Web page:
Sermon on 2 Corinthians 12:7-10
Fifth Sunday after the Epiphany
Enough is Enough
Text: 2 Corinthians 12:7-10
Enough is enough. I don’t know if I can take it anymore. Every day is a grind. Every day is another battle. Every day brings more struggles, and every day brings more stress. Enough is enough. Just when I think I’m going to have some free time to relax, then I find myself even more busy than before. Just when I think all the problems are gone, then a new one pops up out of nowhere. Just when I feel comfortable and at peace, then someone else gets sick or dies. Enough is enough.
I’m becoming more old and out of shape every day. I’m too busy to do anything but work. I worry about the budget on a daily basis (not just mine but the church and school’s, too). I frequently can’t sleep because my mind won’t stop racing with regrets or concerns or ideas for the church and school. Enough is enough.
Then there is this sinful nature that I live with. Talk about battles! Talk about struggles! I know the things God wants me to do be doing. Yet somehow I still end up not doing them. I know the things God doesn’t want me to be doing. Yet somehow I still end up doing them. Everywhere I turn there’s sin. You can hardly read a magazine or watch TV without some sort of impurity being shoved in your face. How am I supposed to fight off those temptations every single day? How am I supposed to resist those sins every single time? Just when I feel good about myself and my spiritual life, then Satan attacks and I fall into sin all over again! Enough is enough!
How about you? Have you had enough? Have you had it with family problems? Are you just tired and worn out from the things you have had to deal with in the last few months or year? Are you sick of worrying about money so much? When will you be able to live comfortably? When will you be able stop worrying about bills? Have you been beaten up by tragedies? Sicknesses? Surgeries? Deaths? Are you exhausted from battling your sinful nature? When will you kick that spiritual laziness? When will you beat that bad habit? When will you put down that pet sin? Enough is enough, right?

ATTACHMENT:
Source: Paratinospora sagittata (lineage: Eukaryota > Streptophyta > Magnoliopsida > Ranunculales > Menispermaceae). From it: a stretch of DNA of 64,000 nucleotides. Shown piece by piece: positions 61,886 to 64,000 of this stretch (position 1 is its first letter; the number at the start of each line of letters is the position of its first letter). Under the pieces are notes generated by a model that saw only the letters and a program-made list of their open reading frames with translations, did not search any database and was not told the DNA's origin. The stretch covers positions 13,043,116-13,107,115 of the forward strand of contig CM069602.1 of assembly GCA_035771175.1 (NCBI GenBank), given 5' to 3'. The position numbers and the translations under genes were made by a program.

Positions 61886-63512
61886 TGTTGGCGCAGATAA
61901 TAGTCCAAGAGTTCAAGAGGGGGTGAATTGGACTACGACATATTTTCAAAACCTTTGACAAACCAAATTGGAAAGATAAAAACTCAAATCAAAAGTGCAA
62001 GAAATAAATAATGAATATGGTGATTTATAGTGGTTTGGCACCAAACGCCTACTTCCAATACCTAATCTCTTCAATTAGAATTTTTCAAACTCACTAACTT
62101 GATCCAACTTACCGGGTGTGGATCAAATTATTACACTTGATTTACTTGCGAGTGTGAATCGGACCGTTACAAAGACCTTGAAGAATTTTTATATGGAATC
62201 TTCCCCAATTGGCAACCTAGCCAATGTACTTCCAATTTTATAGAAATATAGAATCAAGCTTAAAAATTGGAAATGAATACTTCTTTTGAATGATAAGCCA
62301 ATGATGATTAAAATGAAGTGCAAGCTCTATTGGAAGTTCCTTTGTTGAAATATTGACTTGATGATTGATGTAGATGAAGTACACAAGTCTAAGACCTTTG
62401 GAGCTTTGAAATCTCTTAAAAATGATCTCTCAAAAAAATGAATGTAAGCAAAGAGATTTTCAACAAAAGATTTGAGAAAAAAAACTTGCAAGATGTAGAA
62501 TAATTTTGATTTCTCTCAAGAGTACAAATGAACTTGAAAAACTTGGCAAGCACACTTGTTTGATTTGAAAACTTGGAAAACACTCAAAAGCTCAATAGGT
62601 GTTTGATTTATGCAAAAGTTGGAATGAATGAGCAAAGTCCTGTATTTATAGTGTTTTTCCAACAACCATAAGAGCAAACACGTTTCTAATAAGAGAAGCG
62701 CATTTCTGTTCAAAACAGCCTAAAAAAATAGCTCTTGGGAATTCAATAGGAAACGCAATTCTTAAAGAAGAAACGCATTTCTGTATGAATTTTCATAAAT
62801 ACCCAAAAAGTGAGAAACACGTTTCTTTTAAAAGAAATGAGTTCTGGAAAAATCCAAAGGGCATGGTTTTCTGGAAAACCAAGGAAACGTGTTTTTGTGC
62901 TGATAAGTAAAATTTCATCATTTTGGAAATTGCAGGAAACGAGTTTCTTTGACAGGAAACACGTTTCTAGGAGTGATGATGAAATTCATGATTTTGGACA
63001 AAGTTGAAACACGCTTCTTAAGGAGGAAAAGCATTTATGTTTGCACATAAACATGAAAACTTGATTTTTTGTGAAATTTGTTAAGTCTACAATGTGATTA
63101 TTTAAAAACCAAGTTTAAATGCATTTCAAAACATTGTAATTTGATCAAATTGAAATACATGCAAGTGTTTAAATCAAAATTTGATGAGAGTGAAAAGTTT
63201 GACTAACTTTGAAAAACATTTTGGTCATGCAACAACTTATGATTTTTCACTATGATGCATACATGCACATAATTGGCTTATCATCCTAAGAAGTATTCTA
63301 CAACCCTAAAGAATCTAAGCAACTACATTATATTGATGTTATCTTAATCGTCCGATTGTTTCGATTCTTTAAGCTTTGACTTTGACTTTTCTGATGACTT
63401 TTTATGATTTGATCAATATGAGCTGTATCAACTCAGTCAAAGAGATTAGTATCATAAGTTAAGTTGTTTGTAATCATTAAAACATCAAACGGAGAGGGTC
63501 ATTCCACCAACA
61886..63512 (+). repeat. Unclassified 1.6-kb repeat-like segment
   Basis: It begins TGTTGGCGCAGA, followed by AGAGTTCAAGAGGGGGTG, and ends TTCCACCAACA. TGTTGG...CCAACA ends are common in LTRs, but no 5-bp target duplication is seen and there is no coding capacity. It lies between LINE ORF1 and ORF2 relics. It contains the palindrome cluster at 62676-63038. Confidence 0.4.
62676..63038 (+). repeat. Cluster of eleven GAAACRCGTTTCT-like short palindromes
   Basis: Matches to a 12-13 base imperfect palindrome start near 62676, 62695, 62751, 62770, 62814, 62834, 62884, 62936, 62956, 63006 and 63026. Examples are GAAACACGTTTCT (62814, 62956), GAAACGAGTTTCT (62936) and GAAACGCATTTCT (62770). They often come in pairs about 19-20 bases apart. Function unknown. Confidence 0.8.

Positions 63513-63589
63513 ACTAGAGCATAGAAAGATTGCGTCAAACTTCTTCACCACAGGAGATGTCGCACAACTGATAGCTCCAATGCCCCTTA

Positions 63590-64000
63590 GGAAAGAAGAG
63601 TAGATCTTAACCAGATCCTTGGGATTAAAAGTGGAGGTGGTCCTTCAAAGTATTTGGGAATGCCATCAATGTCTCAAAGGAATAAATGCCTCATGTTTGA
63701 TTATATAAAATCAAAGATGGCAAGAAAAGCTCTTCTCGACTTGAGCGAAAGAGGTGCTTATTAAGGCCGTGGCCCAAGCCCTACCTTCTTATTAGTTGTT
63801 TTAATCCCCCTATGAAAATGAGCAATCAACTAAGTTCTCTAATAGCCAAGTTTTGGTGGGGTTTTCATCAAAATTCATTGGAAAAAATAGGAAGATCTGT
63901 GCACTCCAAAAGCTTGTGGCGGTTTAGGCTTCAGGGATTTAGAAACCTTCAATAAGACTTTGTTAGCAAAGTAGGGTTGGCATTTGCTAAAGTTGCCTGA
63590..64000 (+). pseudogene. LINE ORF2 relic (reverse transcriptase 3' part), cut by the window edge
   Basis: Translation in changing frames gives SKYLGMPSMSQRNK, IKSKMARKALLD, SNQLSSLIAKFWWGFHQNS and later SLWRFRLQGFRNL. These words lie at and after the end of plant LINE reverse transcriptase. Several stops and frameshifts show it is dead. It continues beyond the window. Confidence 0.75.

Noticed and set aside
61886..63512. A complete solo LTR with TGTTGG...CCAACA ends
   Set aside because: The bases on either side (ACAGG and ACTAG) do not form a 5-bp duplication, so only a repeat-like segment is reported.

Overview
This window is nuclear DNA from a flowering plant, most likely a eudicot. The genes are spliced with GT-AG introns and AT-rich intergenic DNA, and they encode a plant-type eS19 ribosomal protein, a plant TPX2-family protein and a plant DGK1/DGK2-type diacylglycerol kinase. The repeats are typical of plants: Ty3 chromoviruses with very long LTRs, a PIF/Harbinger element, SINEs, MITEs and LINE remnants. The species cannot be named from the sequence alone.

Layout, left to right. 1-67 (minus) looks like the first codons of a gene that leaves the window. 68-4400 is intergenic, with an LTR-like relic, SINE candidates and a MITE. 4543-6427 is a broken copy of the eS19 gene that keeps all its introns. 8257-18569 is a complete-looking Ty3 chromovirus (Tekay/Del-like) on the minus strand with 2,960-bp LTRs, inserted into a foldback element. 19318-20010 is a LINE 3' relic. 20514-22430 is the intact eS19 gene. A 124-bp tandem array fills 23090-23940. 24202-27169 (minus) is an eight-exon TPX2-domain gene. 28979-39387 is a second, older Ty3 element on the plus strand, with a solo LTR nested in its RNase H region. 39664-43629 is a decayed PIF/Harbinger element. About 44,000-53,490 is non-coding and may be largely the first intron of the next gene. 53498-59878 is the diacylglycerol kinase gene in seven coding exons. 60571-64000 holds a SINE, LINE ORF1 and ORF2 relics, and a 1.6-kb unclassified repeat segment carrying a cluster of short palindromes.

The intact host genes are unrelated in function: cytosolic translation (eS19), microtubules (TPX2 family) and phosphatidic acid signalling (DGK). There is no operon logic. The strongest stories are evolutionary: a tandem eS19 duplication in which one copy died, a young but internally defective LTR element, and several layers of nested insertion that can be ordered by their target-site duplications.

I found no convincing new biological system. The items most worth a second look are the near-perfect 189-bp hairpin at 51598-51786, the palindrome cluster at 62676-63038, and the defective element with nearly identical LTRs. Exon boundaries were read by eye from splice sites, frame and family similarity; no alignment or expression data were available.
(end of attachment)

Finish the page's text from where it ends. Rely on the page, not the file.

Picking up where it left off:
God’s own apostle, named Paul, would certainly empathize and sympathize. He endured a lot. By the time Paul wrote his two letters to the Corinthians (which likely were sent just a few months apart), he had been through more than we could imagine. In most cities he was chased out of town and persecuted by the Jews. In Lystra he was dragged out of the city and stoned. (Imagine being stoned! These weren’t little bits of pea gravel they were firing at him! They would have hurled sizeable stones and rocks at him to crush his bones and his skull!). In Philippi he was stripped, beaten, and severely flogged. (Flogging involved bits of shards of bone or metal being attached to the ends of a multi-pronged whip. It was meant to tear your flesh apart. Up to this point, Paul had received the maximum 39 lashings five times!) Then they tossed him into prison there in Philippi. In Athens he was laughed at by the “brilliant philosophers” of the city. And in Ephesus the entire city broke into a riot over his preaching. Just before these words in chapter 12 Paul mentions that he was beaten with a rod three times, he was shipwrecked three times (and once spent a whole day in open sea). At times he went hungry and unclothed. He had been threatened by his own people, by Gentiles, by bandits, and more. We could easily hear Paul saying Enough is enough!
That wasn’t the end of it though. We pick up in 2 Corinthians 12 with our second lesson today: “To keep me from becoming conceited because of these surpassingly great revelations, there was given me a thorn in my flesh, a messenger of Satan, to torment me. Three times I pleaded with the Lord to take it away from me.”